The last, least used, but perhaps most controver- sial form of third-party reproduction is known as surrogate, or contract, motherhood. It is typically employed by heterosexual couples in which the woman can produce her own eggs but cannot carry a pregnancy to term. The partners contract with a woman to carry the fetus formed from their gametes. Some heterosexual couples, single men, or gay male couples achieve parenthood using the services of a woman who provides both genes and gestation and then surrenders the baby upon birth to those who intend to raise the child. Only 571 surrogacy contracts were reported in 2001, account- ing at that time for less than 1% of known ARTs. But the recruiting and hiring of women who will gestate children for pay and then turn them over to others has occasioned intense legal and ethical con- troversy. Few states now accept surrogate mother- hood or gestational carrier arrangements. Many states ban them outright; others refuse to enforce contracts if disputes arise among the parties. In contrast, for several decades all 50 states have had laws ensuring that sperm donors who follow pre- scribed procedures remain anonymous and free of

8 THE HASTInGS cEnTER bIoETHIcS bRIEFInG book

parental rights and duties. Those laws have been readily adapted to cover egg donation.

In an effort to avoid confusing state regulations in the United States and the high cost of surrogacy, couples are seeking aid overseas; the president of PlanetHospital, a “medical tourism” agency in California, expects to send at least 100 couples to India this year for surrogacy, up from 25 in 2007. In contrast to the estimated $50,000 spent in the United States, surrogacy in India can typically be done for $10,000–$12,000.

Policy Questions

The variety of options available to prospective parents now enables as many as five people to play some sort of role in the conception, birth, and rais- ing of a child. A sperm and egg donor can each supply gamete that can be fused and then implant- ed in a surrogate, who will carry the fetus. Upon birth, one or two more individuals can take custody of the baby and raise her. Law and policy have still not grappled adequately with the relationships, roles, and responsibilities in these collaborative arrangements that create children with several peo-

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ple who could claim some parental involvement in their births. The number of people that can now be involved biologically and socially in the creation of a child raises difficult issues about which sorts of reproductive collaboration will be permitted, who can participate in third-party reproduction as a provider or recipient, how the market in reproduc- tive services should be regulated, and what rights and duties should be recognized for collaborators with respect to the children that result.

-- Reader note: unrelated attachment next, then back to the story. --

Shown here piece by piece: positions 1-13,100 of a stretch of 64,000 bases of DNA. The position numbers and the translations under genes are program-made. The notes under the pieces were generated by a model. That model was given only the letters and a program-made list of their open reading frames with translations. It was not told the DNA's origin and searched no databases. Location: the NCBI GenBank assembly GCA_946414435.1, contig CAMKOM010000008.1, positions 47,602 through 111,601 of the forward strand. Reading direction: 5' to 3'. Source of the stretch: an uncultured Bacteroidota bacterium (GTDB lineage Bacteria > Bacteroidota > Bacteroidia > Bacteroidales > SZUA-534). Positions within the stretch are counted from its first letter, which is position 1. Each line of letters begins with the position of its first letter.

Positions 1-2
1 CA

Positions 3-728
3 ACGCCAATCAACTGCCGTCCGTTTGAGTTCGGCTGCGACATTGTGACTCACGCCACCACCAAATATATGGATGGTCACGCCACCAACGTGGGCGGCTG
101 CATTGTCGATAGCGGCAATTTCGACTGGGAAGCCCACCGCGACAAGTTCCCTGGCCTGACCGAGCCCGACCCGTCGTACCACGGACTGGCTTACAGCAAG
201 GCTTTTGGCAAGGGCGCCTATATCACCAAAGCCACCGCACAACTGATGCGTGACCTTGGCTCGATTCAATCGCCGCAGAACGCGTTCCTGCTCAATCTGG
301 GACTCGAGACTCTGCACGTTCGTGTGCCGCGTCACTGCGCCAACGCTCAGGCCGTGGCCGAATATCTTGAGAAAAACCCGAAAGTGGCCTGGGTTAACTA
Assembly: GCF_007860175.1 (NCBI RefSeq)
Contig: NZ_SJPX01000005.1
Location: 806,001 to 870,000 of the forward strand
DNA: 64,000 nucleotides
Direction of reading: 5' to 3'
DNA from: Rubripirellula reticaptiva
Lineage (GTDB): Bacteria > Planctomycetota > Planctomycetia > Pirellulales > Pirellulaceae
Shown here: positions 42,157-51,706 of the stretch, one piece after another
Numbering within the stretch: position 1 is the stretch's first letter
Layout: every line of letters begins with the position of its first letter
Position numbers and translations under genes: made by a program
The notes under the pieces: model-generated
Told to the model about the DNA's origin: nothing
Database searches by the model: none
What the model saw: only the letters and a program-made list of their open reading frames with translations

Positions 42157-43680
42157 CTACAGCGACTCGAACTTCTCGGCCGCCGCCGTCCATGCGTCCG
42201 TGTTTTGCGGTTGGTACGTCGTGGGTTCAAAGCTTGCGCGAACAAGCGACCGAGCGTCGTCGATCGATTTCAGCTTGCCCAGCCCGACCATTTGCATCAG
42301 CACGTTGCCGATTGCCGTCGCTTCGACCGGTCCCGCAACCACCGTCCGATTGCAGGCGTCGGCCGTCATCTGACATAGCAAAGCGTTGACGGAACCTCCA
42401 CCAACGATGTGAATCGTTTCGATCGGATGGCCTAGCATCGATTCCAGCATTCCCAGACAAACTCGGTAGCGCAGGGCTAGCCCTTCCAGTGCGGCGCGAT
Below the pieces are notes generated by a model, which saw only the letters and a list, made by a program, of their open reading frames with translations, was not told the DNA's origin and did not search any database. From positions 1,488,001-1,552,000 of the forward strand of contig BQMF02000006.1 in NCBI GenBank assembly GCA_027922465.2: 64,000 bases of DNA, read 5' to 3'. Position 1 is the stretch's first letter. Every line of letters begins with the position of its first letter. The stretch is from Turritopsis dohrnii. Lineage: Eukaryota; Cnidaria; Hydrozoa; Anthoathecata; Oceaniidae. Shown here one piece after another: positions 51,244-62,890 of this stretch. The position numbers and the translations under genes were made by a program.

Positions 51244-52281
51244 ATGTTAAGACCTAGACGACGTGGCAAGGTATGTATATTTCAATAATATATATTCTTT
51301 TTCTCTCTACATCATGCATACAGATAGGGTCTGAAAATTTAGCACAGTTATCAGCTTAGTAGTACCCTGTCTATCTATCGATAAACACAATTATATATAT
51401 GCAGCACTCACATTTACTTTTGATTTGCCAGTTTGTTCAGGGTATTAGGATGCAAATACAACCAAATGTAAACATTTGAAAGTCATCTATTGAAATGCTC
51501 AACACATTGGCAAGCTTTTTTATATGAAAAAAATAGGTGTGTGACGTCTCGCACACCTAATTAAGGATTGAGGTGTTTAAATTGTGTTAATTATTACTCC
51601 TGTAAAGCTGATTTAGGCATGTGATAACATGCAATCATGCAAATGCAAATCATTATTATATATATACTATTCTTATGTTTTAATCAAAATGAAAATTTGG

For example, a number of difficult questions are raised by the marketing of reproductive material and services and the selectivity it permits. Although the United States prohibits sale of kid- neys or bone marrow, it has taken no position on markets in sperm, eggs, or wombs, thus tolerating a flourishing market in genetic material and repro- ductive services. Sperm, eggs, and gestational serv- ices command different prices from one another; their cost also varies based on the traits of the indi-

viduals who offer them. For example, an egg from a Harvard-educated, five-foot-nine pianist might very well cost more than an egg from someone without a college education or without musical or athletic ability.

Legislators and policymakers confront a plethora of difficult questions about the creation of children and families through ARTs (see box, “Questions Raised by Third-Party Assisted Reproduction”). Perhaps the use of reproductive technologies is best left to the choice of individuals and the vagaries of the market. But if so, that is a decision that should be arrived at by vigorous public debate, not by thoughtless default.

A cknowledgments

The authors would like to thank David Wasserman for discussion and editing of this essay.

The authors would like to thank David Wasserman for discussion and editing of this essay. 2